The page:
The last member of Enola Gay, the B-29 that dropped the first atom bomb's crew has died.
Van Kirk (3rd from the left); the last surviving member of Enola Gay's crew has died
The last surviving member of the US crew that dropped an atomic bomb on Hiroshima, hastening the end of World War II and moving the world into the atomic age, has died. (Associated press)
Theodore "Dutch" Van Kirk died on Monday (local time) of natural causes at the retirement home where he lived in Georgia, his son Tom Van Kirk said. He was 93.
Van Kirk flew nearly 60 bombing missions, but it was a single mission in the Pacific that secured him a place in history. He was 24 years old when he served as navigator on the Enola Gay, the B-29 Superfortress that dropped the first atomic bomb deployed in wartime over the Japanese city of Hiroshima on August 6, 1945.
He was teamed with pilot Paul Tibbets and bombardier Tom Ferebee for Special Mission No. 13.
Signed Enola Gay postcard Tibbet (L) and Van Kirk (R)
The mission went perfectly, Van Kirk told The Associated Press in a 2005 interview. He guided the bomber through the night sky, just 15 seconds behind schedule, he said. As the 4080-kilogram bomb nicknamed "Little Boy" fell toward the sleeping city, he and his crewmates hoped to escape with their lives.
They didn't know whether the bomb would actually work and, if it did, whether its shockwaves would rip their plane to shreds. They counted - one thousand one, one thousand two - reaching the 43 seconds they'd been told it would take for detonation and heard nothing.
"I think everybody in the plane concluded it was a dud. It seemed a lot longer than 43 seconds," Van Kirk recalled.
Then came a bright flash. Then a shockwave. Then another shockwave.
The blast and its aftereffects killed 140,000 in Hiroshima.
Three days after Hiroshima, a second atomic bomb was dropped on Nagasaki. The blast and its aftermath claimed 80,000 lives. Six days after the Nagasaki bombing, Japan surrendered.
Whether the United States should have used the atomic bomb has been debated ever since. Van Kirk told the AP he thought it was necessary because it shortened the war and eliminated the need for an Allied land invasion that could have cost more lives on both sides.
"I honestly believe the use of the atomic bomb saved lives in the long run. There were a lot of lives saved. Most of the lives saved were Japanese," Van Kirk said.
But it also made him wary of war.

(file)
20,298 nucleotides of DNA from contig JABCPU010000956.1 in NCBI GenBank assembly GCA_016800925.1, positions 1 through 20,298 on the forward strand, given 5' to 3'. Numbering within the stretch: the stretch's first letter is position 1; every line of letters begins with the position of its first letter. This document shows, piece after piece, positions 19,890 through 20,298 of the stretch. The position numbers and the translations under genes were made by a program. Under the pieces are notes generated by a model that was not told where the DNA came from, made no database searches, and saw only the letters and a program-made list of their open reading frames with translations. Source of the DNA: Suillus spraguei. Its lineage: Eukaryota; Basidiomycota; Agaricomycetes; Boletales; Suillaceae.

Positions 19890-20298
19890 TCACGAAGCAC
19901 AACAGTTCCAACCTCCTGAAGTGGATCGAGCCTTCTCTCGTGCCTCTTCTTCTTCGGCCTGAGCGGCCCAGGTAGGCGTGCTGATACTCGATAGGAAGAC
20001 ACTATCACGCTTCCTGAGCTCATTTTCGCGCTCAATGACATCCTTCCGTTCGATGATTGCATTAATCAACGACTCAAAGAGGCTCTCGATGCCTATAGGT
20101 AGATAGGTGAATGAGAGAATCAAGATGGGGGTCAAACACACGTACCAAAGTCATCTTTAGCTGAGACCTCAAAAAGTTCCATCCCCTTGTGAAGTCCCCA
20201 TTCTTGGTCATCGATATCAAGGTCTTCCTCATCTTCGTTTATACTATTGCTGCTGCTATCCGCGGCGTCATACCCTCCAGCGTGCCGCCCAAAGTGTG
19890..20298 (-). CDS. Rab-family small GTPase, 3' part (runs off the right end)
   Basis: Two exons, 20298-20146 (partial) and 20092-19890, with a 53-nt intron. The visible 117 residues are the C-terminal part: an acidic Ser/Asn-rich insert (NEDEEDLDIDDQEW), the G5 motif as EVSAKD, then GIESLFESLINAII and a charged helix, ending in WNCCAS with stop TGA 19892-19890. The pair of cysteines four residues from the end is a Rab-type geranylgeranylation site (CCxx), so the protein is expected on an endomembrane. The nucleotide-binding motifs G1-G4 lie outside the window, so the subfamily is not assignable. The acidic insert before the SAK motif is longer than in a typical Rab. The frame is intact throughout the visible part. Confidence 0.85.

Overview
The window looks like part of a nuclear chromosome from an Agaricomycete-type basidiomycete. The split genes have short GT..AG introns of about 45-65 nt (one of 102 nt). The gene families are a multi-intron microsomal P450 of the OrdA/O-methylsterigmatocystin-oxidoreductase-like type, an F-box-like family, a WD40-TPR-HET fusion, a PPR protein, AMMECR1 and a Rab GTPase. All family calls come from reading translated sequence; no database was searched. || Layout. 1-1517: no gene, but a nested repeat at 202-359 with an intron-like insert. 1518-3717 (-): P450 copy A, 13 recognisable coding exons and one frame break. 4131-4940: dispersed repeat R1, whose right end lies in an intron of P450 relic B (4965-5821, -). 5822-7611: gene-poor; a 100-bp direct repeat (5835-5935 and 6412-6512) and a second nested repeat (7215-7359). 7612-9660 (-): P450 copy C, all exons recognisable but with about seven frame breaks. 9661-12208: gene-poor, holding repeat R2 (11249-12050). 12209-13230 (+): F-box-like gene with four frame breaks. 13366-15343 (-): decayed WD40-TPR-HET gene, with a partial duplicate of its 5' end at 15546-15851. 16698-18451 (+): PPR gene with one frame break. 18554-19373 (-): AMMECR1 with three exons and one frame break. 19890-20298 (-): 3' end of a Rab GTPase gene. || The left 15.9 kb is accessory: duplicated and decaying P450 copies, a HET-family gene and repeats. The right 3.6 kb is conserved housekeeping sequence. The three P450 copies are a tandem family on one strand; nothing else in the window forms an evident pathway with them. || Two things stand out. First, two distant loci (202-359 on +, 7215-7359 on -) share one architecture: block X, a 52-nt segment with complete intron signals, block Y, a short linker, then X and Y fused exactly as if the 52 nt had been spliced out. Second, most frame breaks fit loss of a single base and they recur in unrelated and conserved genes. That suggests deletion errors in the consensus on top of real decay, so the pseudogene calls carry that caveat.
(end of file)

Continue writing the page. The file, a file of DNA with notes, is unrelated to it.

"The whole World War II experience shows that wars don't settle anything. And atomic weapons don't settle anything," he said. "I personally think there shouldn't be any atomic bombs in the world - I'd like to see them all abolished. "But if anyone has one," he added, "I want to have one more than my enemy."
Van Kirk stayed on with the military for a year after the war ended. Then he went to school, earned degrees in chemical engineering and signed on with DuPont, where he stayed until he retired in 1985.
Like many World War II veterans, Van Kirk didn't talk much about his service until much later in his life when he spoke to school groups, his son said.
"Dutch" Van Kirk
"I didn't even find out that he was on that mission until I was 10 years old and read some old news clippings in my grandmother's attic," Tom van Kirk told the AP in a phone interview Tuesday.
"I know he was recognised as a war hero, but we just knew him as a great father," Tom van Kirk said.
Signed photograph of Enola Gay (11 signatures) also the only known photo with "Boxcar" the plane that dropped the Nagasaki bomb, in the background.
After the war, the Enola Gay returned to the United States, where it was operated from Roswell Army Air Field, New Mexico. It was flown to Kwajalein for the Operation Crossroads nuclear tests in the Pacific, but was not chosen to make the test drop at Bikini Atoll. Later that year it was transferred to the Smithsonian Institution, and spent many years parked at air bases exposed to the weather and souvenir hunters, before being disassembled and transported to the Smithsonian's storage facility at Suitland, Maryland, in 1961.
In the 1980s, veterans groups began agitating for the Smithsonian to put the aircraft on display. The cockpit and nose section of the aircraft were exhibited at the National Air and Space Museum (NASM), below, in downtown Washington, D.C., for the bombing's 50th anniversary in 1995, amid a storm of controversy. Since 2003, the entire restored B-29 has been on display at NASM's Steven F. Udvar-Hazy Center.